All year we’ve heard from various Texas lawmakers about their rights the 2nd amendment… even Governor-Elect Greg Abbott himself has pledged to sign the first Open Carry Bill that comes across his desk. If enacted open-carry legislation would allow gun owners to take their lethal weapons to virtually any public venue.
But apparently what legislators seem to keep forgetting?? The state capitol is also a public venue, and these guns ain’t just for show. From the Houston Chronicle, here’s a rundown about how legislators got a big dose of reality…
AUSTIN – The Texas House on Wednesday approved new rules that will allow legislators to eject hostile members of the public from their offices and recoup the cost of installing panic buttons to summon Department of Public Safety officers following confrontations between a handful of lawmakers and pro-gun activists on the opening day of the session.
The move, which was approved 137-5 in the Republican-dominated House, has some open-carry advocates worried the bad impression left by a small number of activists could endanger their legislative agenda.
“The chances of passing what they call ‘constitutional carry’ got more remote with yesterday’s shenanigans,” said former Land Commissioner Jerry Patterson, who supports efforts to legalize the unlicensed open carrying of handguns in Texas. “That set the stage. That’s the topic of discussion now.”
On Tuesday, roughly 15 to 20 members of the group Open Carry Tarrant County visited several lawmakers’ offices urging them to support House Bill 195, which seeks to undo Texas’ 125-year ban on carrying handguns openly. Several House members, including Democrats Poncho Nevarez of Eagle Pass and Celia Israel of Austin, said the group hassled them or staff members.
In a video posted Tuesday online by Kory Watkins, the Tarrant County group’s leader, open-carry activists can be heard calling Nevarez “a tyrant to the Constitution” and telling him he “won’t be here very long, bro.” Nevarez, who repeatedly asked the group to leave, later said he was concerned for the safety of his staff, family and constituents and complained one activist “reeked of marijuana.”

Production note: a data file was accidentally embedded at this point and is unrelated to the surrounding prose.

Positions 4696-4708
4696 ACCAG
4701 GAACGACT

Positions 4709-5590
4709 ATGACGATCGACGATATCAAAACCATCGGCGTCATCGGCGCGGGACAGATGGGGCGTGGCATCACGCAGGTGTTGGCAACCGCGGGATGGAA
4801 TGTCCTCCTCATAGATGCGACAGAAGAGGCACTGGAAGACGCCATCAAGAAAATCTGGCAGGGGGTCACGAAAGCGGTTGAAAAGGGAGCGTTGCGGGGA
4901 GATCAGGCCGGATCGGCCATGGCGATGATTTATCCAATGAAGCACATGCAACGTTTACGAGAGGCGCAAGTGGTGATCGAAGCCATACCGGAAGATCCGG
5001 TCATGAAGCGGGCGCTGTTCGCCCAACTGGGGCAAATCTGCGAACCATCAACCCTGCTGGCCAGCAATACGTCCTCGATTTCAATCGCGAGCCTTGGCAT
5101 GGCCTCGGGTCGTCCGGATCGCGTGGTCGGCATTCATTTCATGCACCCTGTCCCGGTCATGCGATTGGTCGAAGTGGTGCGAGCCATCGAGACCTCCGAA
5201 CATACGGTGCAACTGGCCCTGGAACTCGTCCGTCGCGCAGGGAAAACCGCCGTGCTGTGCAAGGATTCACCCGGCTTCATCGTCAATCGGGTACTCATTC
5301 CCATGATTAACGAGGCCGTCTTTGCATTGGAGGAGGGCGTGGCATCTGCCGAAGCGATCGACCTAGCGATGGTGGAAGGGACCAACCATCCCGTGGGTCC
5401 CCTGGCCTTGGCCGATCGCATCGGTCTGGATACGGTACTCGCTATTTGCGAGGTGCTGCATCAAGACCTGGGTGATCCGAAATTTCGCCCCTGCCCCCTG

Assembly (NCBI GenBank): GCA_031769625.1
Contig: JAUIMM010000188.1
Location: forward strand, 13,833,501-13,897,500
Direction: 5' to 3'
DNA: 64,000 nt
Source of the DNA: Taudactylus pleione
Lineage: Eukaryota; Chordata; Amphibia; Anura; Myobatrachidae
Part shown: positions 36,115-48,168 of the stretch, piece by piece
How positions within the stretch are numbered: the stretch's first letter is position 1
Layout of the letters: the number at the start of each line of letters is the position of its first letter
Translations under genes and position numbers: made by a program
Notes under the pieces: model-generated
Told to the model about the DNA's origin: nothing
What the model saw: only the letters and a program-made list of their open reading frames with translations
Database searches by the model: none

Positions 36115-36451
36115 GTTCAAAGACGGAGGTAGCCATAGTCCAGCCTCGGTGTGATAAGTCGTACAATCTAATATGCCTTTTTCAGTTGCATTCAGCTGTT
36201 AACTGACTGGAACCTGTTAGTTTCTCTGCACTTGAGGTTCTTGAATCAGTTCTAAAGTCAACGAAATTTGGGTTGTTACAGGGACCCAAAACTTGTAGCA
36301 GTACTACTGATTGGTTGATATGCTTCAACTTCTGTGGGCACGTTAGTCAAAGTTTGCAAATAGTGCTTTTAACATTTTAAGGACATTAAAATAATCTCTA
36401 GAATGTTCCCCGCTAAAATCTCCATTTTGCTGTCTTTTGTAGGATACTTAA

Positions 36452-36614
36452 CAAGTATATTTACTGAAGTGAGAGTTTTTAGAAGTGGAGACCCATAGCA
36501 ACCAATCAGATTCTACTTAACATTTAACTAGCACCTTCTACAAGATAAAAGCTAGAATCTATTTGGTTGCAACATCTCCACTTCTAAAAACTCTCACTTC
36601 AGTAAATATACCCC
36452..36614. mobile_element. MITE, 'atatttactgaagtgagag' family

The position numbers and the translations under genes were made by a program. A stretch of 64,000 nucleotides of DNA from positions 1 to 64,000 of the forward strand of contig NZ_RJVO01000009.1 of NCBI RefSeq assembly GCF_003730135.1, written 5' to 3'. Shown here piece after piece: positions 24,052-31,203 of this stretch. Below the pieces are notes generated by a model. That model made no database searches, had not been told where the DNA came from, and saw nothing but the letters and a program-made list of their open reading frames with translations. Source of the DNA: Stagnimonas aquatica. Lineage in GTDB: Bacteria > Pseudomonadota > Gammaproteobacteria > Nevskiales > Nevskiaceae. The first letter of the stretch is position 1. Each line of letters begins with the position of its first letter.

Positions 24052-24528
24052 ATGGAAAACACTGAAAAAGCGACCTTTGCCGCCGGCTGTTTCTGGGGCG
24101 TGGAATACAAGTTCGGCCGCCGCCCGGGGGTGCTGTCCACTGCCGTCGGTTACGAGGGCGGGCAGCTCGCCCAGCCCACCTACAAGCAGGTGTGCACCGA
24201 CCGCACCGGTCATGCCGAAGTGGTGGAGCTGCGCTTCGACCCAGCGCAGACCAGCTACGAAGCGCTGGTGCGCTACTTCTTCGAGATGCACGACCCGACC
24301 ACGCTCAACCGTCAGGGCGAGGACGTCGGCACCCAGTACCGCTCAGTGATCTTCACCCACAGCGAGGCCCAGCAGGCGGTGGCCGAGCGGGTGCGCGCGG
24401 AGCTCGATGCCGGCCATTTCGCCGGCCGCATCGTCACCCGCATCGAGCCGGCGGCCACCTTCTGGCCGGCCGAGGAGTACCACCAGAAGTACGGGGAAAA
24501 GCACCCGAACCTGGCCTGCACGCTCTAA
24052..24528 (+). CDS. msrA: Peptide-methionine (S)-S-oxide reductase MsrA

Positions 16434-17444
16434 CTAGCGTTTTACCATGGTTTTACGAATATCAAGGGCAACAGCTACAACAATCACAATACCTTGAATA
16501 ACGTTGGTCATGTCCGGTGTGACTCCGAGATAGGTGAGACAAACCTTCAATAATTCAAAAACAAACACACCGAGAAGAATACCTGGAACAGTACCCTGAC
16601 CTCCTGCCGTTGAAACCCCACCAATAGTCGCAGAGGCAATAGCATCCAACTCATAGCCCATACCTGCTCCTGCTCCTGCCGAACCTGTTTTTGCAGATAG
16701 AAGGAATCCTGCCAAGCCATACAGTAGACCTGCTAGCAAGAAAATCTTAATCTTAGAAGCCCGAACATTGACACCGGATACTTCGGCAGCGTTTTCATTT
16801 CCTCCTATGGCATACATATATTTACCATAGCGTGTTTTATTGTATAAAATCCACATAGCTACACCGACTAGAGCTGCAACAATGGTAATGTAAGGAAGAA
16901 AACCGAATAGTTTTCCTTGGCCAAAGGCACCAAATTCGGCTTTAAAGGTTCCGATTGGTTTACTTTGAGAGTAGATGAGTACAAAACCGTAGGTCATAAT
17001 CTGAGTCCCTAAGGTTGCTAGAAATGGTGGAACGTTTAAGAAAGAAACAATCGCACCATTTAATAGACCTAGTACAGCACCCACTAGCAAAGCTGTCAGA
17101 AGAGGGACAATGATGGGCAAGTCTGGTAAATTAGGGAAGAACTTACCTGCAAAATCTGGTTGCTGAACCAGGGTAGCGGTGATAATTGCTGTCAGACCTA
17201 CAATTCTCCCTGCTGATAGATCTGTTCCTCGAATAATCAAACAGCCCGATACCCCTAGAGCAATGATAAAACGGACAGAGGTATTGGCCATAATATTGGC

Catch the video in question right here…
Yep that’s right… even TEACONs in the Texas legislature felt threatened enough by the vigilante group from Tarrant County that they quickly wanted to protect themselves with beefed up security and panic buttons. Which begs the rest of us to ask one question…
Where is our panic button??
If a couple of gun-toting guys can spook grown adults at the Texas state capitol, why on earth are Republicans in the lege pushing for any and every person in the state to be able to take their guns wherever they choose? No where in the bill does it say that the state of Texas will pay for all 27 million of us to carry around panic buttons and a security guard. I suppose the protection of lawmakers far outweighs protecting the rest of us?
Here’s the simple answer to this conundrum. Guns have a place, but that place is not in the public arena. The best way to keep Texans safe is to have fewer deadly weapons around, not more. Even without the threat of some mysterious criminal looking to do harm, guns, by their very nature, are dangerous. Children in the United States are 17 times more likely to die from accidental gun deaths than children in any other developed nation. This is not a talking point… it is fact. Why? Because the United States has more guns in public use than other developed nations. A parent could be the most responsible person on the planet, but when they have a young child, they should know that children pick things up. They touch hot stoves and irons. And if they see a gun, there’s a huge chance they will try to play with it. No matter how many people in Open Carry Tarrant County or other groups threaten, they are still a clear minority and do not represent the views of most Texans, as evidenced by swift actions from the Texas House.